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John T. Reed analysis of the lowlights in Whitney Information Network, Inc.' 2003 annual report 1 There is a saying on Wall Street that when it comes to annual reports, "the numbers giveth and the footnotes taketh away." Here are some of the interesting lowlights from the footnotes and other parts of Whitney Information Network' (WIN) 2003 SEC Form 10-K which is also known as their annual report. You can read the whole report yourself at https://www.sec.gov/Archives/edgar/data/1095276/000110465904008936/a04-3984_110k.htm. Omniscience A phenomenon I have noticed about gurus is that they often metamorphose from being the world' biggest real estate expert to a state of financial omniscience. This appears to have happened to Whitney. The report says, "Our courses provide instruction in: real estate investing; business strategies; stock market investment techniques; entering international business markets; cash management; asset protection; and other financially-oriented subjects." I"m just a little old Harvard MBA. I can"t teach about all those subjects. I"m still trying to figure real estate investment out. Whitney likes to claim that he is a high school dropout. Go figure. Meeting facilities The report says, "Our training is offered in the U.S."¦in meeting facilities and conference centers"¦" This is noteworthy because sales in such settings are considered especially rife with abuse by the Federal Trade Commission among other agencies. They have special laws regarding sales in such places. Read about one such law"”the three-day "cooling-off" period"”at Whitneyrefund.html. "two of our executive officers" "In July 2003 we acquired Equity Corp. Holdings, Inc. and Whitney Leadership Group, Inc. which previously were owned by two of our executive officers." In other words, WIN, Inc. paid Whitney a bunch of shareholders" money to buy two of Whitney' personal corporations from Russ Whitney. The net effect of this is that Russ Whitney has more cash and owns less of his guru business than previously. Shareholders have the opposite effect. They now have less cash and more Russ stuff. Was the price paid fair? Is there any larger meaning to the fact that Russ is cashing out of at least part of the business? His percentage ownership in WIN has also been declining. When an insider like Russ, who is the CEO and chairman of the board, is selling his stock and other businesses, one wonders if it' because he knows something we outsiders do not about the company' future prospects. No specific educational requirements for trainers "We do not have any specific educational requirements for our trainers, but we do require that they have experience with respect to the subjects they teach and that they have completed training programs which we provide that prepares[sic] them to teach their particular subjects." In other words, you are paying thousands of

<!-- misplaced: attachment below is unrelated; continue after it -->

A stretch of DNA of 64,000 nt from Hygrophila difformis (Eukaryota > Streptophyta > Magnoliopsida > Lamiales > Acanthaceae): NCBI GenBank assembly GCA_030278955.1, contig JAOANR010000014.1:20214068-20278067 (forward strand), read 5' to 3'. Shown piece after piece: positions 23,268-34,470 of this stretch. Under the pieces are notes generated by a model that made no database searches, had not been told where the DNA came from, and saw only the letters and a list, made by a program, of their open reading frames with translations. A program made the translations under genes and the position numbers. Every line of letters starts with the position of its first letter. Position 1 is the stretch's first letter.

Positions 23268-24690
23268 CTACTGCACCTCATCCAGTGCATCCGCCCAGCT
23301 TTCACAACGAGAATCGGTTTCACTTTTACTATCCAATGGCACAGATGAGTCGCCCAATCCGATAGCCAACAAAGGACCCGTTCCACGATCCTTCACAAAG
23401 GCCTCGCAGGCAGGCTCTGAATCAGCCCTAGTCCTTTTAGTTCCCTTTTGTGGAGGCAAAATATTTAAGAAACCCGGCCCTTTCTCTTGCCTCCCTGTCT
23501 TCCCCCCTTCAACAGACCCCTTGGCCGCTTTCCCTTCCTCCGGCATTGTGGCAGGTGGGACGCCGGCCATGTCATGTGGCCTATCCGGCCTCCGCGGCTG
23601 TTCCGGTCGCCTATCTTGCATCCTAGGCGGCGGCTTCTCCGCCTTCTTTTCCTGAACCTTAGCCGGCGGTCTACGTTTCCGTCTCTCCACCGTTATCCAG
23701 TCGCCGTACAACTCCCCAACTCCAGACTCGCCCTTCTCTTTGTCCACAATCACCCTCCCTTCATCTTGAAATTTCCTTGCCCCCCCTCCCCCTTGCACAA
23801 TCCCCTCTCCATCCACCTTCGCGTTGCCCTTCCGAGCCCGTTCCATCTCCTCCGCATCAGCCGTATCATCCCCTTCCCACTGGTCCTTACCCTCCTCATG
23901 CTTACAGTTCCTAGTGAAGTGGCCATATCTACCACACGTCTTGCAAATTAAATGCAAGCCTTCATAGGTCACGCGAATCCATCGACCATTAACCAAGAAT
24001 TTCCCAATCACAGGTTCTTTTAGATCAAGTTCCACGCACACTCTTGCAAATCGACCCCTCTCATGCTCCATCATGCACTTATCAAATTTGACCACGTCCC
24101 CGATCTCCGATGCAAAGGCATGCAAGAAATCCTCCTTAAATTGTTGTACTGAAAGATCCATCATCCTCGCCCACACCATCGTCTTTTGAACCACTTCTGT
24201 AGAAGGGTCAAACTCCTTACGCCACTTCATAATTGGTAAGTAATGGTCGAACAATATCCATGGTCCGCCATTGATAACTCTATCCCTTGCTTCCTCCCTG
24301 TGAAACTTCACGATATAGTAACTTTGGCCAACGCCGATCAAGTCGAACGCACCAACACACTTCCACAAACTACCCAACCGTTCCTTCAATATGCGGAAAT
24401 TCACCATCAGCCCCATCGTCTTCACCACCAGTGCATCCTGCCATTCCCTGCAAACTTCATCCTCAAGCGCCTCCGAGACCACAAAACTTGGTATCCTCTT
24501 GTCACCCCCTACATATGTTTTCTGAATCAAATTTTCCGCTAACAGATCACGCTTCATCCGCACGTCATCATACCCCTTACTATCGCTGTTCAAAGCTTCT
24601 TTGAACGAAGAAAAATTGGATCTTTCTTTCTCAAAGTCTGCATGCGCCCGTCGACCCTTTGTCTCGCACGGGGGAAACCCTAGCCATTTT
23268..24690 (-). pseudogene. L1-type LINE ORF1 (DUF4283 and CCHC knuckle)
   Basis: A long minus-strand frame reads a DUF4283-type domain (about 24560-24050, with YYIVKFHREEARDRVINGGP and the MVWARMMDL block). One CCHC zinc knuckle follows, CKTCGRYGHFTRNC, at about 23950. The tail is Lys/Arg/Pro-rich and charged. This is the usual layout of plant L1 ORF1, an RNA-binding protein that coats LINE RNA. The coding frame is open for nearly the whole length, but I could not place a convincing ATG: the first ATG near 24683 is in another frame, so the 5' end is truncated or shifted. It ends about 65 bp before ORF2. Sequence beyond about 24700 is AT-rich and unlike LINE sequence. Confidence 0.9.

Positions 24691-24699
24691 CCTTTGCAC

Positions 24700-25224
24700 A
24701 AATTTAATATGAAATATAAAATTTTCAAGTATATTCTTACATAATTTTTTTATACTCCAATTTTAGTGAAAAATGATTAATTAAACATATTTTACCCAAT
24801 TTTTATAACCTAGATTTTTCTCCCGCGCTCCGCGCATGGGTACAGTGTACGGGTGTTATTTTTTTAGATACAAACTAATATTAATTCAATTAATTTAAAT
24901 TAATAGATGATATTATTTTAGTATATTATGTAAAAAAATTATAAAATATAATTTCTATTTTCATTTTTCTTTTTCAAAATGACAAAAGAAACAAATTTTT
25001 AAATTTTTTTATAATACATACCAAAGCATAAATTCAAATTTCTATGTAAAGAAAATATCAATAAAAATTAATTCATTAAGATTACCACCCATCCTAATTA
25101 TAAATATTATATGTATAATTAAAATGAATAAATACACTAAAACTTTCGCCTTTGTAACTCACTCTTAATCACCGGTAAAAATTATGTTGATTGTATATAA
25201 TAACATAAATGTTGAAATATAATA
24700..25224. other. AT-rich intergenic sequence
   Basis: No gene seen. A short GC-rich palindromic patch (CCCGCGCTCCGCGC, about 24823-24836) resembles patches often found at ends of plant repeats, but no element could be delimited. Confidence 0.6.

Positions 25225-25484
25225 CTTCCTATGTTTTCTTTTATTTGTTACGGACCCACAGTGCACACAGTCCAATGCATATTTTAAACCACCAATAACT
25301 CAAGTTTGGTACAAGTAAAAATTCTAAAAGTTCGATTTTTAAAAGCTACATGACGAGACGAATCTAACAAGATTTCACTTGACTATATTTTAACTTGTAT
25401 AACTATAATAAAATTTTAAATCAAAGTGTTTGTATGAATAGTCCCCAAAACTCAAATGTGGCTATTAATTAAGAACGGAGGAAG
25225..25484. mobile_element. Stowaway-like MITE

dollars to be trained by people who may have no education in the subject in question"”even though subjects are highly technical financial or legal disciplines. They may even be, as Russ claims he is, high school dropouts. With regard to another guru, I heard that they put new guys on the phone to sell seminars. If they fail at that, they make them "coaches" or "mentors." My impression of the Whitney operation is that there are few, if any, pure trainers. Everybody seems to be paid at least in part by commission. And the main criterion seems to be can you sell. Whether you can teach or know the subject seems to be secondary. You can read about one of Whitney' former "Hall of Fame" instructors"”Lee Bolongia, alias Lee Antoine Bellenger"”and thereby get an idea of the standards Whitney has for instructors"”at WhitneyBellenger.html. Whitney says they are a Texas certified proprietary school. As my article on that law and whether Whitney is complying says, Texas has educational standards for proprietary school teachers whether Whitney likes it or not. Generally, they require that the instructor have a masters degree in the subject. Texas will allow experience as a substitute for education to an extent, but many of the subjects"”like asset protection law"”are generally fields in which you cannot gain experience unless you have substantial education like college and a law degree. Property tours "Students telephone actual sellers and then tour properties offered for sale throughout the Cape Coral and Fort Myers, Florida areas." You go to the "Millionaire University" in Cape Coral and part of the deal is they take you around and show you properties. I also heard that many of the properties thus shown are owned by Russ Whitney, not Whitney Information Network, Inc., and are sold to Millionaire U. Students as a result. This puts the expense of marketing those Whitney personally-owned properties to these students entirely on WIN shareholders and on the students themselves. In other words, the students are paying to hear a marketing pitch"”a sort of reverse version of the "free" vacation you get if you agree to listen to a sale pitch for vacation condos. So it appears that Russ Whitney the individual gets all the profits from the sale of the real estate to the students and his shareholders and students bear all the expenses of marketing those properties to the students. The officers and board members of publicly-traded corporations like WIN have a fiduciary duty to place the interests of the shareholders ahead of their own personal interests and they are not supposed to commingle their business interests with those of the corporation. "Protect assets" "Our Asset Protection and Tax Relief training course describes various legal entities used to hold property such as partnerships, corporations, and land and international trusts and the use of these entities to protect assets." Protect assets from what? The whole idea of protecting assets is suspect from a legal standpoint. The American Bar Association has numerous "Sections" which focus on various legal specialities. Is there an asset-protection section? No. Why not? Because it is against the law to do things that hinder or delay creditors or to transfer assets away from yourself for less than fair market value (like putting property in your wife' name) to prevent creditors from getting at them should you declare bankruptcy (called fraudulent transfer in anticipation of bankruptcy). When you combine the fact that asset protection is of dubious legality and that Whitney does not require his instructors to meet any "specific educational requirements," you have to wonder who is teaching this extremely complex legal course and what exactly is he or she teaching. Non-compete agreements "While some of our products and trade names are commonly used terms and do not afford us significant copyright or trademark protection, we also use employee and third-party non-competition and non-disclosure agreements and other contractual methods of protecting proprietary rights to safeguard our intellectual property." I have been trying for some time to get copies of these. Former Whitney employees to whom I have spoken tell me they were not allowed to have a copy. If you have one, please send me a copy. Non-union "Our employees are not represented by a labor union, and we believe our relations with our employees are satisfactory." Whitney and his wife were highly-paid union members when he worked at "the slaughterhouse" (Tobin Packing) in Albany, NY. Because of the way he advertises (get-rich-quick infomercials showing Joe and Jean Average testimonials), I suspect his audiences are disproportionately unionized compared to the general population. "We are aware"¦" "Since our inception we are aware of four occasions in which states have investigated our advertising practices. These states were Florida, Michigan, Pennsylvania and Tennessee." Son of a gun! This sounds like that came directly from my Web site. I found those actions against Whitney and publicized them there. Click on the state to read about it: Florida, Michigan, Pennsylvania and Tennessee. I guess Whitney got nervous that there was greater disclosure of "material facts" about him and his company at my Web site than there was in his filings with the Securities and Exchange Commission. Such filings are supposed to contain all material facts. What do they mean "investigated?" They were sued. They generally had to pay money to the agencies in question and agree to stop doing the things that were allegedly illegal. And what is this "we are aware" stuff? The phrase "we are aware" is a strange way to phrase such a statement. It suggests that there are or may be other similar state actions of which they are not aware. How can you not be aware that a state agency has sued you? In the Florida case, Whitney got nailed for lying to the government about what he was aware of. Here are the exact words from the Florida suit: i) "Respondents Whitney and [name withheld because may be private person] represented that no regulatory actions had been taken against Compuworld [a Whitney company]. In fact, on December 5, 1989, Compuworld entered into an agreement with the Attorney General of the State of Michigan to stop selling business opportunities in that state." [Emphasis added] ii) "Respondents Whitney and [name withheld because may be private person] stated that the response to the Department' subpoena was delayed because they had no experience with a subpoena. In fact, the State of Kansas has subpoenaed extensive materials from Compuworld' affiliate "Nellie Mae," in October of 1989 and [name withheld because may be private person] is an experienced attorney. [Emphasis added] [Not to mention the hit-and-run lawsuit against Whitney that lasted from 1980 to 1988 which might have involved a subpoena or two] Lying to Florida officials was a state offense. If one lies in an SEC filing, it' a federal offense. In fact, I believe the pertinent law would be 18 USC § 1001, which is the law the Martha Stewart was convicted of violating. Note the mention of Kansas"”a state which is not listed in the four states Whitney says "investigated" him in the 2003 annual report. In the annual report, Whitney says they did not admit to any wrongdoing and settled out of court to avoid the expense of litigation, etc. Yeah. And they also did not go to trial where they could exonerate themselves and thereby protect their reputation. You remember their reputation. That is their purported motivation for suing me for the last two years. Apparently they place a much lower value on their reputation when government prosecutors are accusing them of "unfair, unconscionable, or deceptive" practices than when I am publishing one email from one of their unhappy customers at my Web site. Or maybe they figure they can cry a bunch of crocodile tears about their reputation in a lawsuit against me and bury me in legal expenses. Their choice of when to settle litigation to avoid legal expenses and when to fight to save their "great" reputation seems to be more a function of the financial resources of the opponent than the justice of their position. Failure to comply with regulations "Many states regulate the marketing and sale of proprietary educational courses, including the content of advertisements to attract students. Failure to comply with these regulations could result in legal action instituted by the states, including cease and desist and injunction actions. In the event we are subject to such legal action, our reputation would be harmed and the demand for our course offerings could be significantly reduced." They already were in such trouble in the past as noted above. "Continued Significant Compensation Payments to Our Chief Executive Officer Could Impair Our Working Capital Thereby Reducing Our Operations"  "In 2003 we paid Russell A. Whitney, our Chief Executive Officer, a salary and bonus of $400,000 and $275,000, respectively. In May 2003, we entered into a three year employment agreement with Mr. Whitney which provides for a salary of $400,000 per year, together with bonuses to be granted by the independent compensation committee of our Board of Directors, and customary employee benefits, including health insurance. Bonuses granted by the Board of Directors to Mr. Whitney are expected to be between 50% and 150% of his salary, depending on our level of profitability. Nevertheless, substantial payments in the future to Mr. Whitney could impair our working capital, thereby reducing our operations." This is another statement that seems to have been motivated by Whitney' people reading my Web site. I wondered why they are paying this guy so much to run a company that still has a negative net worth and negative cumulative net income after 12 years of his "leadership." Note their statement that "we" paid Russell A. Whitney. He is the majority stock holder, CEO, and chairman of the board. He paid himself that much. And how about the phrase "could impair our working capital"? If something may impair anything, why are you continuing to do it?! Once again, officers and board members have a fiduciary duty to shareholders to place the shareholders" interest ahead of the officer' or director' personal interest. "The Current Market Price of Our Common Stock Significantly Exceeds Our Book Value Per Share and Increases the Risk That Our Market Value Per Share May Decline in the Future."  "The current market price per share of our common stock greatly exceeds our book value per share, which was a deficit of $(.49) at December 31, 2003. The lower book value per share increases the risk that our market value per share may decline in the future." I guess so, unless they have some assets whose real value is understated by the book value. According to the company' annual report, WIN has millions more liabilities than assets. In real estate, a similar situation would be an "upside-down" property, that is one with a mortgage that was larger than its value. It does not necessarily mean the same in the stock market, but the above quote is from Whitney' annual report, not me. Why are people buying stock in a company with a negative net worth? I don"t know. This annual report statement suggests it' a risky thing to do. Makes sense. "Our Chief Executive Officer Controls a Majority of Our Outstanding Capital Stock, Which Means That He Has the Ability to Approve Any Matter Requiring Shareholder Approval."  "Russell A. Whitney, our Chief Executive Officer and Chairman, controls approximately 77% of our outstanding capital stock. As such, Mr. Whitney can approve any matter requiring the vote of our stockholders, including the election of directors. Mr. Whitney could, without other stockholders, vote to approve a transaction that is not necessarily in the best interests of other stockholders or reject a transaction that may be in the best interests of other stockholders. For example, Mr. Whitney' stock ownership may prevent a third party from acquiring a controlling position in our common stock. In many instances, a third party desiring to purchase a controlling position is willing to pay a premium to the market price. Mr. Whitney' stock ownership would likely prevent such an event from occurring." [emphasis added] Well put. I have nothing to add.